3 Stories You Should Read 6/5/2019: Global firewall, YouTube, CNN poll
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In the category of: Polling that matters
A majority of Americans say they think Donald Trump is going to win a second term, according to a CNN Poll conducted by SSRS, even as the President’s reviews on issues other than the economy remain largely negative.
The new poll finds 54% say their best guess is that Trump will win the 2020 election, 41% feel he will lose. Americans are slightly more apt to say Trump will win now than they were to say Barack Obama would win a second term in May 2011, in a survey conducted just after the death of Osama bin Laden (50% thought Obama would win in that poll). The new numbers on Trump are a reversal from December, when a narrow majority of 51% said they thought Trump would lose his bid for re-election.
The shift over that time comes mostly among those who disapprove of Trump’s handling of the presidency. In December, 81% in that group said they thought the President would lose, and now, that’s fallen to 67%. At the same time, the share who approve of the President and think he will win has held mostly steady (88% now vs. 85% in December).
In the category of: The misused power of social media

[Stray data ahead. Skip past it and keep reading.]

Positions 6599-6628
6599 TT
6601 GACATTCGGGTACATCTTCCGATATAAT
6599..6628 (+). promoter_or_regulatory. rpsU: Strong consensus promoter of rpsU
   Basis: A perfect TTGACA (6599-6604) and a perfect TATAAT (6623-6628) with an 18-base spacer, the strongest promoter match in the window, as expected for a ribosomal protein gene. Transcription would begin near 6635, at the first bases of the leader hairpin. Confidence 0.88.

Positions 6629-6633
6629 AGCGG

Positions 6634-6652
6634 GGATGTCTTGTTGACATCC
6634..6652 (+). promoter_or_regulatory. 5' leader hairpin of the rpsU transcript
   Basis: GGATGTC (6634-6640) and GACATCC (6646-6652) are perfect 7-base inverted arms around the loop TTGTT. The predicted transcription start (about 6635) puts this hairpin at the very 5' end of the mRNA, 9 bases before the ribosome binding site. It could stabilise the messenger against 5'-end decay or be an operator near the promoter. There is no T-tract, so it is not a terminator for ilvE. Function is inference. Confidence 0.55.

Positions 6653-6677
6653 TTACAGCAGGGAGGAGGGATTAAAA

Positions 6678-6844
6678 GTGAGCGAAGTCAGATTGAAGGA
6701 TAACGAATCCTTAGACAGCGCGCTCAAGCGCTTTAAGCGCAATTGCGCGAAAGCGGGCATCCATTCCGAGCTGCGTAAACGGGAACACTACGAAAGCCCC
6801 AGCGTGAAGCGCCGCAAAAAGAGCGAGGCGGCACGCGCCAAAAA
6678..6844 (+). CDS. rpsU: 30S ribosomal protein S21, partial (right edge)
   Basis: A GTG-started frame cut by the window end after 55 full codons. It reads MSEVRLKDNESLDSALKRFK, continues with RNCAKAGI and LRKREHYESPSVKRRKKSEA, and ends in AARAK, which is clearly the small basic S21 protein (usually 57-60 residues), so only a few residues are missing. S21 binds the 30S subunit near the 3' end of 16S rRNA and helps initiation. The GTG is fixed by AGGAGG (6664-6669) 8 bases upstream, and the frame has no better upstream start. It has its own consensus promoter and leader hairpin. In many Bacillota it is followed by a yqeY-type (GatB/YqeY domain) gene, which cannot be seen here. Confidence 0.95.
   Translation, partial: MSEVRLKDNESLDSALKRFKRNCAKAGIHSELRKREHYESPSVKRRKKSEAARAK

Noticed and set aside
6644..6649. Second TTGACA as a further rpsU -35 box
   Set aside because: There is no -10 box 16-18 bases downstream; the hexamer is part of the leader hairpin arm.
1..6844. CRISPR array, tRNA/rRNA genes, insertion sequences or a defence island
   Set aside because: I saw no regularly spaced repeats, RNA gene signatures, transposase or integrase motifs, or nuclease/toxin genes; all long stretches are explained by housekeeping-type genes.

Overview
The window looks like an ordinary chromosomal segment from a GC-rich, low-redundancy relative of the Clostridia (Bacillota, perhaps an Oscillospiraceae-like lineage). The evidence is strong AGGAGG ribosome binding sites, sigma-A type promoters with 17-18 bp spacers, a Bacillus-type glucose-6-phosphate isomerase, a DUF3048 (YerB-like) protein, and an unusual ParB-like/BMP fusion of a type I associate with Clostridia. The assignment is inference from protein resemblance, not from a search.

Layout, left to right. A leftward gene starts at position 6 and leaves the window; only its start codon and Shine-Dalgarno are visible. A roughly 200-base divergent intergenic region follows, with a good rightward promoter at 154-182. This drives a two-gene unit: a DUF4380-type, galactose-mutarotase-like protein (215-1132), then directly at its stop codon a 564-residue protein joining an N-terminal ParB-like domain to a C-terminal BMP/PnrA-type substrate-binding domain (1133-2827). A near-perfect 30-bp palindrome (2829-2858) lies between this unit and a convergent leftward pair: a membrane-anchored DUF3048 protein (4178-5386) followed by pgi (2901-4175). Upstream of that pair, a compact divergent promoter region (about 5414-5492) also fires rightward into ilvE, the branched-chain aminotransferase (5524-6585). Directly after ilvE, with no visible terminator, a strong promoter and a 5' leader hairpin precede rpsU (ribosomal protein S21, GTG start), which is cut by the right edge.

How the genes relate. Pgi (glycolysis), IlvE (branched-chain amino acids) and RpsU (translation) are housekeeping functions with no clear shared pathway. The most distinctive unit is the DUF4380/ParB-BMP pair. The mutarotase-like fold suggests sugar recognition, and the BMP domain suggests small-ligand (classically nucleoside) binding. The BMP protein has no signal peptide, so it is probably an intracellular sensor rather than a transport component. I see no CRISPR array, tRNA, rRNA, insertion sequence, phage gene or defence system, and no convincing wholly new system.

The social media giant told Vox’s Carlos Maza that “deeply offensive” opinions don’t violate its anti-harassment policies.
Carlos Maza wrote a series of widely shared tweets last month about Steven Crowder, a conservative YouTuber with nearly 4 million subscribers who has published many videos mocking Maza and his Vox show, “Strikethrough.” In the videos, Crowder regularly refers to Maza with derogatory language. Maza said he wasn’t angry with Crowder himself but rather YouTube’s refusal to flex its regulatory muscles.
In the category: Where the money goes
A “global firewall” is redrawing lines between countries—and people.
The use of facial recognition in airports has long been controversial, with citizens expressing outrage over the abuse of their privacy. This confrontation came to a head recently when San Francisco voted to ban facial-recognition software in law enforcement.
But why do state agencies like Customs & Border Protection (CBP) and the Transportation Security Administration have the right to take this data in the first place? What will they do with it—and what delimits their usage? Do we as citizens have the right to refuse?
These are important questions. But they only scratch the surface of the problem, which is the increased use of data—so-called Big Data—in statecraft writ large. Today, states see data as the best (and perhaps only) road towards guaranteeing security. This has led to a virtual land grab with states scrambling for more and better data. As one analyst put it: “Data is the new oil.”
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